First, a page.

Moustache

Matthew Epstein's marketing plan included a cardboard cutout that featured his (fake) mustache - and it got him an interview with Google. Image: Flickr / sterlic / CC-BY-SA

Marketing is a tough uphill battle. No matter what product or service you are trying to get into the world, a cacophony of other messages can make cutting through the din tough. One marketer has achieved surprisingly quick results, though, with his googlepleasehire.me campaign.

Matthew Epstein’s plan

Matthew Epstein is a marketer and “digital strategist” who desperately wants a job at Google. Rather than go through the traditional method of waiting for a job opening and applying, Epstein decided to apply the skills he wanted to put to use in a job as a marketer. He built a plan that included everything from a website and seven foot tall cardboard cutout to “big marketing and PR initiatives” that were planned to last 21 days.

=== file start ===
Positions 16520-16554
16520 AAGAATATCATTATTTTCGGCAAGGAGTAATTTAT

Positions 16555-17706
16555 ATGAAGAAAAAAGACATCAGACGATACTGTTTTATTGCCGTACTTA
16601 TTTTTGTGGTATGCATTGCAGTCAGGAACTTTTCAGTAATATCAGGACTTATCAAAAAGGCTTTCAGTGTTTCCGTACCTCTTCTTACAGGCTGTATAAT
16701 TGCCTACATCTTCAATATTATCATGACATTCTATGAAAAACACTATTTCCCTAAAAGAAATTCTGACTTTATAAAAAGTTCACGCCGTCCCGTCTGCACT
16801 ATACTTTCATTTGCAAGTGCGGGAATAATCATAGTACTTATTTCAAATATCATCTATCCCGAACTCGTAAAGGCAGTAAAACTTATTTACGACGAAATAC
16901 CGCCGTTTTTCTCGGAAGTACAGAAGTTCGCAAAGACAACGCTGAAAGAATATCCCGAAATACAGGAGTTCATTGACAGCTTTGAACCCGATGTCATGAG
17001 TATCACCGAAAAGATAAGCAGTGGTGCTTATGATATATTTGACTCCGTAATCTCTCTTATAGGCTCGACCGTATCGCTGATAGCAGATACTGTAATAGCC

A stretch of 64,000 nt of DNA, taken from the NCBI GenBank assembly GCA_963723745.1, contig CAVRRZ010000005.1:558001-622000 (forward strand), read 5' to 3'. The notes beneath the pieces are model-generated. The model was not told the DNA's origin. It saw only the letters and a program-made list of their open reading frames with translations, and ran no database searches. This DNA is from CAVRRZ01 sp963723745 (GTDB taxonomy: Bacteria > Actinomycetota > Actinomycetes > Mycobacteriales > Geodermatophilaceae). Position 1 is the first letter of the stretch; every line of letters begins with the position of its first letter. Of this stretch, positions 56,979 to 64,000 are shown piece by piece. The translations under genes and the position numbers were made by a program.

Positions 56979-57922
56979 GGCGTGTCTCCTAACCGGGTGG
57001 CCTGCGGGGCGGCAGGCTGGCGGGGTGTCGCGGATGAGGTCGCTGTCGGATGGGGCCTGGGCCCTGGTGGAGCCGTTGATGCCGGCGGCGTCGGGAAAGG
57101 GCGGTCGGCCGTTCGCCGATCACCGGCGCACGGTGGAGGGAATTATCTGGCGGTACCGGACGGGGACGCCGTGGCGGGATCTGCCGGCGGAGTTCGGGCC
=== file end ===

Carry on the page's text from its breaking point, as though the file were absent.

Fast results from googlepleasehire.me

It was just two days from the time Epstein launched googlepleasehire.me to the time he received a call from Google’s staffing department. Epstein has been told that he must go through the traditional Google hiring process, which starts with a phone interview and moves from there. At the time Epstein received a call from the staffing department, Google had decided the rest of the marketing and public relations efforts that were planned should not be carried out.

Marketing lessons from googlepleasehire.me

Matthew Epstein, in his blog post outlining his effort to be hired, said:

I learned two valuable lessons over the last 12 hours: Never overnight large object across the United States and don’t launch your campaign piece by piece, launch it all at once for greater impact.

Epstein also said:

If I don’t hear back from Google by the end of next week I’m going to move forward with my original ideas, so there’s still a chance you’ll all get to see what crazy plans I had in store for Google!

In short, Epstein has contradicted his own statement. When you are marketing a product, you should always have a backup plan or second option. Marketing is about getting your message out there, and you should ensure that you have another plan of attack, just in case. This doesn’t mean always go over the top, it just means you should carefully consider and know that things do not always go as planned, sometimes for the better and sometimes for the worse.